Dan Cuthbert and I represented the Foot Anstey telecoms team at the RICS Telecoms Forum Conference last week, and it's safe to say that a lot has happened in the telecoms world since we attended last year. With more matters being litigated in the last year than in the entire history of the old code and two cases being decided (one by the Court of Appeal) in the week before the conference, here are our top four takeaways from the conference:

1. The 1954 Act is the correct – and only – procedure for a subsisting tenancy protected by the 1954 Act 

The Upper Tribunal have now confirmed in CTIL v Ashloch Ltd that where an operator is in occupation of land under a subsisting agreement that is protected by the Landlord and Tenant Act 1954 (the 1954 Act), the operator cannot serve a paragraph 20 notice under the Electronic Communications Code in respect of that land. The correct procedure for the operator to follow is as set out in the 1954 Act.

Interestingly, where a periodic tenancy protected by the 1954 Act is in place, the tenant (ie the operator) will not be able to serve a section 26 request for a new tenancy under the 1954 Act. Therefore, the only way to terminate such an agreement would be:

  • a) the operator serves a section 27 notice; or
  • b) the landowner serves a section 25 notice.

We consider that neither of these options are likely to occur, with operators not wishing to terminate the agreement, and landowners not likely to terminate the existing agreement which is on significantly better terms than being offered by operators in accordance with the new code, meaning operators are likely re-focus their efforts elsewhere.

We expect that the case will be appealed so we can expect a further delay to negotiations whilst the appeal process is followed.

Read our full review of CTIL v Ashloch Ltd and APW Wireless II (UK) Ltd here.

2. The potential "Black Hole"

One area discussed by Wayne Clark of Falcon Chambers in respect of the decision in CTIL v Ashloch Ltd and APW Wireless II (UK) Ltd, was in respect of tenancies which are excluded from the 1954 Act pursuant to section 43(4) of the 1954 Act – ie where a tenancy's primary purpose is one which grants rights within the meaning of the code.

In the circumstances it was considered that there might be a potential "black hole" where a tenancy is excluded from the 1954 Act, but is also not recognised as a code agreement under part 2 of the code because it won't have been granted by the occupier. The operators were concerned that such a tenancy would therefore lose the protection of both the 1954 Act and the new Code thereby falling into a "black hole".

The solution provided for by the court (following the Court of Appeal's decision in Compton – read more on that here) is that any new agreement made between an operator and a site provider will (by paragraph 34(8) of the Code) be deemed to be an agreement under part 2 of the Code.

3. Tribunal judges to sit in the County Court?

In the early morning discussion given by Elizabeth Cooke, judge of the Upper Tribunal, it was suggested that as tribunal judges have the jurisdiction to sit in the County Court, those Upper Tribunal judges who have been dealing with code matters may be brought in to sit on code matters heard by the County Court (ie those agreements which are dealt with by way of the 1954 Act).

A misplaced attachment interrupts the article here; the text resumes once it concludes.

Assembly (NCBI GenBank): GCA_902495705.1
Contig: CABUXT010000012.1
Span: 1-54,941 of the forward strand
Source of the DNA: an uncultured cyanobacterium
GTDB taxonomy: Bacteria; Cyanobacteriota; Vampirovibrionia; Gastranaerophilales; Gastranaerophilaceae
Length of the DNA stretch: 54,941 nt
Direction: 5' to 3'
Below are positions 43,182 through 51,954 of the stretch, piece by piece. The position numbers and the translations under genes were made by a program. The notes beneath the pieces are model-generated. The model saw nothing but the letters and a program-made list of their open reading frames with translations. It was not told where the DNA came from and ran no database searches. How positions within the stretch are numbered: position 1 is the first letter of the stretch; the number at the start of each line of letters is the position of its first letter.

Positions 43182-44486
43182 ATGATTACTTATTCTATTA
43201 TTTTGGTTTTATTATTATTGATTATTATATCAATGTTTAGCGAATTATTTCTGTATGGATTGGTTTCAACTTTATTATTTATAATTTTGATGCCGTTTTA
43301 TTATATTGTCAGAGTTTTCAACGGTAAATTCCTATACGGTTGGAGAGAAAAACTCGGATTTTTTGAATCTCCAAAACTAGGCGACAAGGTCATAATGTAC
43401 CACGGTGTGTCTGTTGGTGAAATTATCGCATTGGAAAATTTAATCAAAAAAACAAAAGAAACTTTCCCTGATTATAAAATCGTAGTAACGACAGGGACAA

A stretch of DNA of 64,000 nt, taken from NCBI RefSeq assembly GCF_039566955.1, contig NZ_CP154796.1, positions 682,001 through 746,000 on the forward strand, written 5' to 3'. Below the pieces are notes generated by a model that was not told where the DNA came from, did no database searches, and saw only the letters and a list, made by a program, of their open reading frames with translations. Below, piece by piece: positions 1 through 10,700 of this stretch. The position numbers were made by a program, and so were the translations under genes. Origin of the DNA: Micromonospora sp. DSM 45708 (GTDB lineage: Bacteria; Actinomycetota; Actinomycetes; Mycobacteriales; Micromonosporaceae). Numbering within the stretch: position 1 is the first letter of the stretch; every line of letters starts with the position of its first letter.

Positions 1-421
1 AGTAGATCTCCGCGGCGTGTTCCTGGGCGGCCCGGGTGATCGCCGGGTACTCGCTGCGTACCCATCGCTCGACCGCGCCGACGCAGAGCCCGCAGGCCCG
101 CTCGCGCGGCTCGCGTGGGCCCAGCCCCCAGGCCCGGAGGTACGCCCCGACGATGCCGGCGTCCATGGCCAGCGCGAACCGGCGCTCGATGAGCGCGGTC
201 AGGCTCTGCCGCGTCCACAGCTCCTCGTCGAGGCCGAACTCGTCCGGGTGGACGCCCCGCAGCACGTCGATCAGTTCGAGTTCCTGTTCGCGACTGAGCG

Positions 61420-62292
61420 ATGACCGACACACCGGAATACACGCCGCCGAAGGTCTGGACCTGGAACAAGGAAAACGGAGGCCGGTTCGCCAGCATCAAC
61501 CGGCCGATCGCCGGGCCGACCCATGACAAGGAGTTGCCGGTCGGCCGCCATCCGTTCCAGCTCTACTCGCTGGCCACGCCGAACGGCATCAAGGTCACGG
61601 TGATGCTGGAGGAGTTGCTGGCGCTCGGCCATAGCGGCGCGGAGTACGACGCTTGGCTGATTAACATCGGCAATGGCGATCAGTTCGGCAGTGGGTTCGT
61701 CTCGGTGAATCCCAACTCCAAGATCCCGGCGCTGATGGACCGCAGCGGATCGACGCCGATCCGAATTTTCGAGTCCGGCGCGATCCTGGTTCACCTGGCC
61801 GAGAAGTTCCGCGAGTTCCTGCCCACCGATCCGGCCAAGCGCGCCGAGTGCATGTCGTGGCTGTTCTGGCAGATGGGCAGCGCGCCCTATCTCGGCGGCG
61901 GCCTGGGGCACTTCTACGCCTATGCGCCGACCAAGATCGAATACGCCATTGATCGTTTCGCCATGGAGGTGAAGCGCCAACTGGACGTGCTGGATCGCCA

We will be interested to see how this works in practice and how the parties might proceed to request a tribunal judge. Whilst we are given to understand that despite the unexpected caseload there is not a capacity problem at the moment, we are not clear whether also hearing 1954 Act renewals would exceed that capacity.

4. There's a long way to go between landowners and operators

In what can be described as a tense panel discussion it was clear that there is still a stark polarisation between landowners and operators. Whilst it seemed clear that both parties agreed that engagement was important, discussions broke down in respect of how that engagement should be implemented and who should be engaging with whom. Representatives of CTIL and MBNL said that they were at an impasse in terms of engaging when landowners were "ransoming operators" making any form of engagement "only about the money". Whilst on the other hand the representative from the CLA and Shulmans Solicitors said that whilst it may largely be "about the money" operators were not engaging in a fair and reasonable way, which would encourage landowners to be more forthcoming.

What was clear is that the trust between the two groups has broken down and there is clearly strong feelings on both sides. There was also an unfortunate focus on the consideration being offered when many landowners were also concerned about the increased rights being sought by operators and the significantly increased difficulty in terminating the occupation of an operator. For some landowners the reduction in what they can do with their properties can often far outweigh the loss of rent which was already quite low under the old code.

What was positive from the conference was that there was a general consensus to see a greatly improved telecommunications network. Unfortunately, there remains genuine concerns about how that network might be achieved, in a way which was fair to landowners and operators.

There was also a perception at the conference that the focus of the operators at the moment appears be on their existing infrastructure and the reduction of cost rather than the delivery of the extra infrastructure to facilitate the improved network that all parties desire.

If you, or your clients, are affected by the code or want to discuss the code with our Telecoms Team please contact Dan Cuthbert, Danielle Spalding, or Rachel Small at Foot Anstey.